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Dear Sonoma Valley Friends and Neighbors:

It’s been a frustrating, heartbreaking, terrifying week – possibly the worst few days for Sonoma Valley in living memory. And yet, we’ve never been so full of respect and hope for this place and its amazing people.

Since the fires began we’ve seen heroism from every corner of the Valley, even as neighbors and loved ones fled from their homes with their lives and little else. Some are now staying with friends or relatives, others with welcoming strangers, and many thousands are in emergency shelters set up around the county and beyond.

In every case, it is courage, compassion and selflessness that gets us through – and that in some cases saves lives.

One example hit especially close to home. In the early hours of Monday morning, as the fires were spreading and authorities found themselves overwhelmed, our Sugarloaf park manager, John Roney, drove up the mountain to evacuate campers and observatory visitors there. That done, he wearily headed home down Adobe Canyon Road – but at the bottom he encountered two police officers who asked if anyone lived up that road. John told them yes, probably 100 or so people. The officers said those people needed to be evacuated, but that they weren’t able to do it themselves. So John took it upon himself to knock on the doors of houses all the way up Adobe Canyon Road.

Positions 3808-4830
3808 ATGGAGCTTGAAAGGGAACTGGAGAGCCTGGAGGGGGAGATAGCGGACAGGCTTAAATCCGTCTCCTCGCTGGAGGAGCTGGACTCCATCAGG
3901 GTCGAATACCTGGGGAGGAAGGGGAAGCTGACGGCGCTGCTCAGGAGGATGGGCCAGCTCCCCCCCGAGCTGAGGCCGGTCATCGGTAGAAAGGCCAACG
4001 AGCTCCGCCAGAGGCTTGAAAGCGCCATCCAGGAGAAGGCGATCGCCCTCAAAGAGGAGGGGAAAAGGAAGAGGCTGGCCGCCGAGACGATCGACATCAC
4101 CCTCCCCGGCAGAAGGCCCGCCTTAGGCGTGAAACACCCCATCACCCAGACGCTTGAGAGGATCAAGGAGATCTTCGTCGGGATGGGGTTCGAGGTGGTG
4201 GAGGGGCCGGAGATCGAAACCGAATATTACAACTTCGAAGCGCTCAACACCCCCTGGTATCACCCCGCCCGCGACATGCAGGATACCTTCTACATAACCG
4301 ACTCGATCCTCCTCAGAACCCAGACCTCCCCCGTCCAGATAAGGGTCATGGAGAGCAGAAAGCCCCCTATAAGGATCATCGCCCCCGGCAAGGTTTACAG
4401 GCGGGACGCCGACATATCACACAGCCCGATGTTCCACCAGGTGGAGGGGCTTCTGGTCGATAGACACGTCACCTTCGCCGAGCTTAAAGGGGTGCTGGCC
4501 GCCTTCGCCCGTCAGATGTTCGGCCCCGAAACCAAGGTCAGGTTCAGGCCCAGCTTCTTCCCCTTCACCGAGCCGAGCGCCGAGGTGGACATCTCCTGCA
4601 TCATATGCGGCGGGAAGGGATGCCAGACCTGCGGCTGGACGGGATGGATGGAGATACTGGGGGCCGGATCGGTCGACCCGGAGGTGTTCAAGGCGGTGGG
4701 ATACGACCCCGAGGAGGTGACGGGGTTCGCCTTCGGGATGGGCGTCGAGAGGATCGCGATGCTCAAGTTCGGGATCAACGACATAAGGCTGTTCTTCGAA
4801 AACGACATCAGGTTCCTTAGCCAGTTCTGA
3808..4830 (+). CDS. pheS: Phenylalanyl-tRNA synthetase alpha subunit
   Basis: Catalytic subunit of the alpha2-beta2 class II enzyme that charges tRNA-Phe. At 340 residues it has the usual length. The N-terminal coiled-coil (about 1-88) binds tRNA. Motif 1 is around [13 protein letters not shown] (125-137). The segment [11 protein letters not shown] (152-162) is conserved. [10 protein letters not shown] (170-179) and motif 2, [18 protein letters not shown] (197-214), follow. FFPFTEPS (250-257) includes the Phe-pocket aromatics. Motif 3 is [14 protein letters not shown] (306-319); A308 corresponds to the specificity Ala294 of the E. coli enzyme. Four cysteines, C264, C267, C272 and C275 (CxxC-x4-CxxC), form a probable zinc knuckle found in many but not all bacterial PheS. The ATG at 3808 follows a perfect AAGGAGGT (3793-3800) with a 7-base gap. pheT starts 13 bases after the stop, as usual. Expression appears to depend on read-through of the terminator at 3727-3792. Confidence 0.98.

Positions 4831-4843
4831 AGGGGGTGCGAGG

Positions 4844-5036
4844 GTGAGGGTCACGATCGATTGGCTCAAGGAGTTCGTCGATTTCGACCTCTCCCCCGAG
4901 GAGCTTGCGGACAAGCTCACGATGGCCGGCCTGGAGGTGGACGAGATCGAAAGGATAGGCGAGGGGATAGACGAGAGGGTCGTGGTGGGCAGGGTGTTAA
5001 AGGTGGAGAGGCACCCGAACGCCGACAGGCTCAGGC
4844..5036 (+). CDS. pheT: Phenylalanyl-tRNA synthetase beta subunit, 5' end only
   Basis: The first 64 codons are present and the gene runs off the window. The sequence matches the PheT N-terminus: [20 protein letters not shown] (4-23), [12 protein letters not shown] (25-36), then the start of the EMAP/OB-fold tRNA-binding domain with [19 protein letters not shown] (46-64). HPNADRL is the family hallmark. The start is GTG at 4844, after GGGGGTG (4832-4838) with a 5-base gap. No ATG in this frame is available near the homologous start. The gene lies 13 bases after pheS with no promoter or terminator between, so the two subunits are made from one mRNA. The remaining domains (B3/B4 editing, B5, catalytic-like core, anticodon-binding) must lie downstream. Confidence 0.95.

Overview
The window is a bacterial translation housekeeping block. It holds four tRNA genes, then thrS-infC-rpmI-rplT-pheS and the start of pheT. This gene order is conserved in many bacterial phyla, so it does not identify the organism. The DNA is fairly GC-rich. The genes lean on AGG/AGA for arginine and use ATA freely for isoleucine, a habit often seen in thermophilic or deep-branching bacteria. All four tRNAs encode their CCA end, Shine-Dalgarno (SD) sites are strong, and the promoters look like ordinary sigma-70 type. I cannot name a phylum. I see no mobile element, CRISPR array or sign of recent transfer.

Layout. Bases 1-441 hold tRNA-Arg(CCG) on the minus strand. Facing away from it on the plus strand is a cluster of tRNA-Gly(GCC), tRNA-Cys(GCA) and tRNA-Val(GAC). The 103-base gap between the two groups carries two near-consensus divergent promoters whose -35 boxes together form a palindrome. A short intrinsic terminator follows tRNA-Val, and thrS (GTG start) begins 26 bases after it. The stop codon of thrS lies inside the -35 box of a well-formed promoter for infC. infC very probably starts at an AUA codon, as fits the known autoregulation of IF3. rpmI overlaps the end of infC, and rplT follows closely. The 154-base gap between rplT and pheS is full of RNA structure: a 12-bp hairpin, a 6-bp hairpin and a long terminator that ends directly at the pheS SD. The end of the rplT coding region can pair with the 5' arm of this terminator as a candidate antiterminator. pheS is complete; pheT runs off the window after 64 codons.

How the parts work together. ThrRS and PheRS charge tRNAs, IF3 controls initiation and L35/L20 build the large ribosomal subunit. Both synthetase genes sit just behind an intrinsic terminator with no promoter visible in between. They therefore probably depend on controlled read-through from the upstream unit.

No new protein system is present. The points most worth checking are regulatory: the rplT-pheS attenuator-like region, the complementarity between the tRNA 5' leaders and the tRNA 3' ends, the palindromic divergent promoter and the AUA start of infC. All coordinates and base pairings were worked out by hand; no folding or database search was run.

Thanks to his efforts, dozens of people were given time to gather their things and escape. Considering the destruction that soon followed, there is every reason to believe John saved lives that night.

Since then many more stories have come through, all of them showing an indomitable spirit that our Valley seems to inspire. Our deepest sympathies go out to people who have lost their homes and possessions, their pets, and in a few cases, their loved ones.

From the perspective of the land itself, our hearts are hurting for the trees, the animals, the hillsides that are burned to ash. Birds are crowding into neighborhoods, having fled the burning hillsides. Wild animals have no house they can go into to escape breathing the smoke. Fires are burning right down into riparian forests dried out from years of drought. We know that in some areas of high-severity fire, even the seedbank in the ground will die. But we’ve seen other areas where the flames stayed low and relatively cool. In these places, the wildflowers next spring will be spectacular, the trees will recover fully, and wildlife will flourish.

We’ll be talking more – with our colleagues and with you, our community – in the coming days about why this happened, and what we can do to reduce the risk of living through something like this again. For now, we do know, from personal experience, the resourcefulness and resilience of the people and the land of this Valley. We will rebuild.